There are many theories as to what the eventual fate of the universe will be.
One leading contender is that the universe will continue to expand forever. This scenario is often called the “Big Freeze” because the universe will reach freezing temperatures when the supply of gas needed to form stars will eventually run out. Stars that remain will eventually die out, leaving nothing in the universe but black holes, which will eventually (over billions of billions of years) fade away too. This theory suggests that the universe will continue to expand to a point that it fades into nothing.
Another theory suggests that at some point, the universe will no longer expand but it will stop and begin contracting. The universe will get increasingly smaller and distant galaxies will approach and collide with one another. Temperatures will rise as matter collapses on itself, eventually shrinking back to a single point. Often called the “Big Crunch”, this theory claims that the universe has enough density and strength to hold back against the expansion that is currently happening. In other words, this theory is suggesting that the Big Bang will happen backwards, leaving some scientists to suggest that maybe another Big Bang will start the expansion process all over again. This is much like blowing up a balloon, letting the air out, and blowing it up again over and over, but taking trillions of years to do so. This cycle is often called the “Big Bounce”.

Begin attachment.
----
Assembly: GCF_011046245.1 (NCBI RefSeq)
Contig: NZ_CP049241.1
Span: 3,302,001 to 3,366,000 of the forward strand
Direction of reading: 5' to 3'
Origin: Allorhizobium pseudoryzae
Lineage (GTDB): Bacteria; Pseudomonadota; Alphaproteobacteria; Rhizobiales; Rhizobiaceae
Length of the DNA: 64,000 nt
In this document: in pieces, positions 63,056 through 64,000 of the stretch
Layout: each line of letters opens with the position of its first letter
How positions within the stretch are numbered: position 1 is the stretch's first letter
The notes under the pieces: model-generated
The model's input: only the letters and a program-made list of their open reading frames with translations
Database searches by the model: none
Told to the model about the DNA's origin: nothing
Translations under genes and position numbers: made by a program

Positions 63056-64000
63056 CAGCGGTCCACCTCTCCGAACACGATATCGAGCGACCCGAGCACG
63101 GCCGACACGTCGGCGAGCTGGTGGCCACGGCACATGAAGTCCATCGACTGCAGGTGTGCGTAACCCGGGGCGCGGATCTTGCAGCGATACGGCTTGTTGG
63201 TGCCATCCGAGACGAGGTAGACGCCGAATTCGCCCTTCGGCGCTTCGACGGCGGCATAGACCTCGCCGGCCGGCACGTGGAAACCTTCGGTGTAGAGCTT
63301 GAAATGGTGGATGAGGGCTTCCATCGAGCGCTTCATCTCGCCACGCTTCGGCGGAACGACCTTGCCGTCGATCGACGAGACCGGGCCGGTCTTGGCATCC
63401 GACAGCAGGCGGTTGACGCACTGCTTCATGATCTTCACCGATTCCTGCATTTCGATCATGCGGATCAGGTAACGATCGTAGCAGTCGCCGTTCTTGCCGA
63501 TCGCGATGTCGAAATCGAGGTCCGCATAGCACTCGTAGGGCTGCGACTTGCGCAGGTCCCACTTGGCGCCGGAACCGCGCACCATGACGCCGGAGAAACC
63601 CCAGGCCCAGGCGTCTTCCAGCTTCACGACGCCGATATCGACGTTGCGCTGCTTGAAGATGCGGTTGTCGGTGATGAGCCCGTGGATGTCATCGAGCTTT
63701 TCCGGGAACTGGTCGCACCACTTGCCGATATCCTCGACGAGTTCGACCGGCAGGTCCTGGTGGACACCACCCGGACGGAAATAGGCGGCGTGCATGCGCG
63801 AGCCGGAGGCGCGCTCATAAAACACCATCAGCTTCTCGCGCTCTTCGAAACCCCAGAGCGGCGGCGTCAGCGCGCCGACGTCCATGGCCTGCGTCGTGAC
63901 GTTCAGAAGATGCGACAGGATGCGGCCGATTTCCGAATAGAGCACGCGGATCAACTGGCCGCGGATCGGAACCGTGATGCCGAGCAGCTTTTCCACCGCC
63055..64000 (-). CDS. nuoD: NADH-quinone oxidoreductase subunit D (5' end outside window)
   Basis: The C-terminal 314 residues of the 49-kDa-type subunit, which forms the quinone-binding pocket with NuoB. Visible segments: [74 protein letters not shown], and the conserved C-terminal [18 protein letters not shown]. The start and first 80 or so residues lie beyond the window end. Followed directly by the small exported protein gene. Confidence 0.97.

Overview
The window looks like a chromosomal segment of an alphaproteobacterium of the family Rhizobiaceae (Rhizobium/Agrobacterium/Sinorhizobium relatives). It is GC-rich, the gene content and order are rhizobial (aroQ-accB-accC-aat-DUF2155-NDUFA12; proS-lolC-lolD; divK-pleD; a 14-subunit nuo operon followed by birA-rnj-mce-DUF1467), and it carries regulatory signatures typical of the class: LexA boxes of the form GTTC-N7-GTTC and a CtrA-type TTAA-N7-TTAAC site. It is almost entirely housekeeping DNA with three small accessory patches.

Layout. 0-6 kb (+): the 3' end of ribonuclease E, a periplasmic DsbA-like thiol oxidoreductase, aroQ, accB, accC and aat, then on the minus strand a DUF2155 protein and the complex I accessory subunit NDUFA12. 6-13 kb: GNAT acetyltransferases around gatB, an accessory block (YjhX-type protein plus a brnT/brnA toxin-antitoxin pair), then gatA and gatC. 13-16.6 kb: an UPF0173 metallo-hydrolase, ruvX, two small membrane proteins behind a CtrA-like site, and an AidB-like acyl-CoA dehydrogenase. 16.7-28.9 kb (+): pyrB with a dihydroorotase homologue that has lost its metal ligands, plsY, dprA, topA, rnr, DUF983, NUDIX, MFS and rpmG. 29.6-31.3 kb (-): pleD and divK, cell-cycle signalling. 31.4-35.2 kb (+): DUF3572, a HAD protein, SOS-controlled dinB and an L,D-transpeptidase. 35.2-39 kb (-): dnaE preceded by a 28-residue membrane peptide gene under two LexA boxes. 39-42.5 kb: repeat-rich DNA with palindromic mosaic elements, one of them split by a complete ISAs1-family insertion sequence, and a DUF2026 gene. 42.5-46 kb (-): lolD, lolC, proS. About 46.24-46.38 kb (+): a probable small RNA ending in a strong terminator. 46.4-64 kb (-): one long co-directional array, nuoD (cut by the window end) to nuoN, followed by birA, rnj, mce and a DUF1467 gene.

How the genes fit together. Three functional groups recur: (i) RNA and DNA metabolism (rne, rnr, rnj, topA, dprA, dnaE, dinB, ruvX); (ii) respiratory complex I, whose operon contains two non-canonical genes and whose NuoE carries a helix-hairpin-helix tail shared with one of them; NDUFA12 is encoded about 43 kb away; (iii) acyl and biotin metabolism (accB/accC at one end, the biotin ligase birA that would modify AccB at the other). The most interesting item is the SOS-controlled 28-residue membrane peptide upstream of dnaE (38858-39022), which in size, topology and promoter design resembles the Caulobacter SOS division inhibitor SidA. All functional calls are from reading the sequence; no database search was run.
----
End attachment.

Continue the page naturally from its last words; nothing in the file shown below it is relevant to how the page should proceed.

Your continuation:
The Hubble eXtreme Deep Field (XDF) was completed in September 2012 and shows the farthest galaxies ever photographed. Dark energy is used to explain how galaxies are moving away from each other at a faster and faster rate.
The existence of dark matter and dark energy complicate these theories. Dark matter is used to explain why the universe holds as much mass, or “stuff” as it does. When astronomers first discovered that the largest galaxies had a much greater mass than the stars, dust and gas that they contained, they needed a way to explain this missing mass. Even though dark matter makes up such a significant portion of the universe, we can’t see it. This is because, to our knowledge, dark matter does not emit or reflect any form of radiation (including light or x-rays) so we can only recognize that it exists by how it interacts with what we can see.
Dark matter’s even more mysterious companion is dark energy. This term is given to the force responsible for making the universe expand at an increasing rate. Distant galaxies are moving away from us and this increasing speed of our universe’s growth is not well understood by scientists.
Current cosmology models suggest that “dark matter” and “dark energy” make up most of the universe (over 95%). This leaves only a mere 5% for ordinary matter like planets, stars and all the gas that exists between them. New theories have proposed that the density and mass of dark energy will increase with time. This means that the universe will not only continue to grow, but the speed at which it grows will accelerate faster and faster. Because of this, all non-dark matter will be ripped apart, starting with galaxies and eventually even individual stars and planets. This theory is called the “Big Rip” and it suggests that dark energy and the universe’s expansion will continue forever, tearing apart everything that exists, no matter how small.